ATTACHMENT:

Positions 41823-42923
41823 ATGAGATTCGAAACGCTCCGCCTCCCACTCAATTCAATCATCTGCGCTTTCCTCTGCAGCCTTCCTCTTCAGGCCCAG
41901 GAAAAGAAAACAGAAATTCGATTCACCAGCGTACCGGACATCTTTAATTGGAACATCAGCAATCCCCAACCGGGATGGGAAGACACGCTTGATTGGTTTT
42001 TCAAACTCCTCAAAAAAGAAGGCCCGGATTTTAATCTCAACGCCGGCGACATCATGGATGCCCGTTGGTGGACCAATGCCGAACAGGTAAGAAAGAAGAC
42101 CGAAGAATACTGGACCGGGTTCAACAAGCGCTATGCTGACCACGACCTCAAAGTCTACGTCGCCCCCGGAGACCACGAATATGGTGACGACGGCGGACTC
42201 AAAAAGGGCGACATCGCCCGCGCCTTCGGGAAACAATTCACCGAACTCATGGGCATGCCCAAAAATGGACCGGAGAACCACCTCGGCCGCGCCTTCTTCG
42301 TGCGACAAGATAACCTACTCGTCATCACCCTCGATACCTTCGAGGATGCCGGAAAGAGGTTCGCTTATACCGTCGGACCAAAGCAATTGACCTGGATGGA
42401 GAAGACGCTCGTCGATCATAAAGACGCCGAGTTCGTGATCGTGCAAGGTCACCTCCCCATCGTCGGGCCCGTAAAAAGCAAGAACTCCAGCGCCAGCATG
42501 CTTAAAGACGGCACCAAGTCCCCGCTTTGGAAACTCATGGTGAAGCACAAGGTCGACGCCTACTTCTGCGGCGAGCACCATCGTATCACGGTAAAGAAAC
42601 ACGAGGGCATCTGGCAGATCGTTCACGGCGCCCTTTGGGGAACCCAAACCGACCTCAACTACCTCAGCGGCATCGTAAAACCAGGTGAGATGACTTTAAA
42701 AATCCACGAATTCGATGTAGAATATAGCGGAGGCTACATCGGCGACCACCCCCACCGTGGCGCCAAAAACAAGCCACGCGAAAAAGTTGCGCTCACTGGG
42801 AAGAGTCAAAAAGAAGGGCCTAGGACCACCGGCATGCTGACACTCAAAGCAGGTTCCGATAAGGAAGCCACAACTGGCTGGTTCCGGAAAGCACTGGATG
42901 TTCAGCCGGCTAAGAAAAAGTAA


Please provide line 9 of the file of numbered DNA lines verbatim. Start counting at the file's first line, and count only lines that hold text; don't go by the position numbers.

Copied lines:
42501 CTTAAAGACGGCACCAAGTCCCCGCTTTGGAAACTCATGGTGAAGCACAAGGTCGACGCCTACTTCTGCGGCGAGCACCATCGTATCACGGTAAAGAAAC